The Spanish Virgin Islands (also known as the “Passage Islands”) are a group of islands located directly east of Puerto Rico, of which they form an administrative part and do not share a direct political link with the US Virgin Islands, located directly to the East.
As Puerto Rican islands, they are not often recognized as part of the Virgin Islands archipelago. However, they belong geographically to the same chain. They are also closer to St. Thomas than is St. Croix (two islands of the US Virgin Islands).
The term “Spanish Virgin Islands” is common in Puerto Rican tourist literature2, but rarely appears on maps and general atlases.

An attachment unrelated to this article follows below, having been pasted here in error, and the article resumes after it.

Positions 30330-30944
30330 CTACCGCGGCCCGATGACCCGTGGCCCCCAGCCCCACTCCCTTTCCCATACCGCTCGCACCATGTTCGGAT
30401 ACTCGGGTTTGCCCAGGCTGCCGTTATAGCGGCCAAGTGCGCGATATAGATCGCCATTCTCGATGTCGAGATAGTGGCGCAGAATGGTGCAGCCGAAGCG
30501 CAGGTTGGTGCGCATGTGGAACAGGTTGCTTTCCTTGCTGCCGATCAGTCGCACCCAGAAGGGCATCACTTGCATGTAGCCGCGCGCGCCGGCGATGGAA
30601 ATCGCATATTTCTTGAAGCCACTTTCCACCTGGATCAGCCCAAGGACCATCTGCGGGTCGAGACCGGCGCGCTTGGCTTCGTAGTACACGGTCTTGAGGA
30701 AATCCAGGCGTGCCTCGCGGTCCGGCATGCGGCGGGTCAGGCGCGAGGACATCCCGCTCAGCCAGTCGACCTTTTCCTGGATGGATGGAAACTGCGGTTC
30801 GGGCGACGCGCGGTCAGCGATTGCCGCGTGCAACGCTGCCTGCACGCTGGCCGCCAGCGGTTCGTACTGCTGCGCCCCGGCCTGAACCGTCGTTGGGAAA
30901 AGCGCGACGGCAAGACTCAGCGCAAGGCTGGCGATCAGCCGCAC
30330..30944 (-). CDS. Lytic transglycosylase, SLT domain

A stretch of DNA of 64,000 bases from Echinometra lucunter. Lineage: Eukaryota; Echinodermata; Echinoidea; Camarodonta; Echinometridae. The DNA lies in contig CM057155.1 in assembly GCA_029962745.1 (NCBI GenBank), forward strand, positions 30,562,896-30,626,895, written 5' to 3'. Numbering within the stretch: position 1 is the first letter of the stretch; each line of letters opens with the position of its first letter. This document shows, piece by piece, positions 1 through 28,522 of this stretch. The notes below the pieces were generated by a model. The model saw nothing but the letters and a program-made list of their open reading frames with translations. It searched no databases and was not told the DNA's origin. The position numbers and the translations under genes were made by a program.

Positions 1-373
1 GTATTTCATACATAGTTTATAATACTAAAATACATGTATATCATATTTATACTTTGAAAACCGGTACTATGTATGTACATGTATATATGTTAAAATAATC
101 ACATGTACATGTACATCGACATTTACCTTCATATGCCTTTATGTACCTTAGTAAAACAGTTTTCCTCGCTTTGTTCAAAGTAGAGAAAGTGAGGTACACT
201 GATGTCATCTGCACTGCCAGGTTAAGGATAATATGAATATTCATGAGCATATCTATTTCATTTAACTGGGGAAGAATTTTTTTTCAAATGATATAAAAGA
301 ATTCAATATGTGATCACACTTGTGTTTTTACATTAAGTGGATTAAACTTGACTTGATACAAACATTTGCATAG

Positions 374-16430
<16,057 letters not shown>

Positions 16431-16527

Like Puerto Rico, they belonged for a long time to Spain, and Spanish remained the predominant language, although English was practiced there.
The main islands of the group are Culebra and Vieques, accompanied by several islets and reefs. Many of these are part of the Culebra National Wildlife Refuge3, while much of Vieques forms the Vieques National Wildlife Refuge4.
Administratively, the archipelago is divided into two municipalities: Culebra and Vieques.
The archipelago, populated by 11,119 inhabitants, covers 378.2 km2, resulting in a density of 29.27 inhabitants per km2. The most populous community is Isabel Segunda which has 1,459 inhabitants.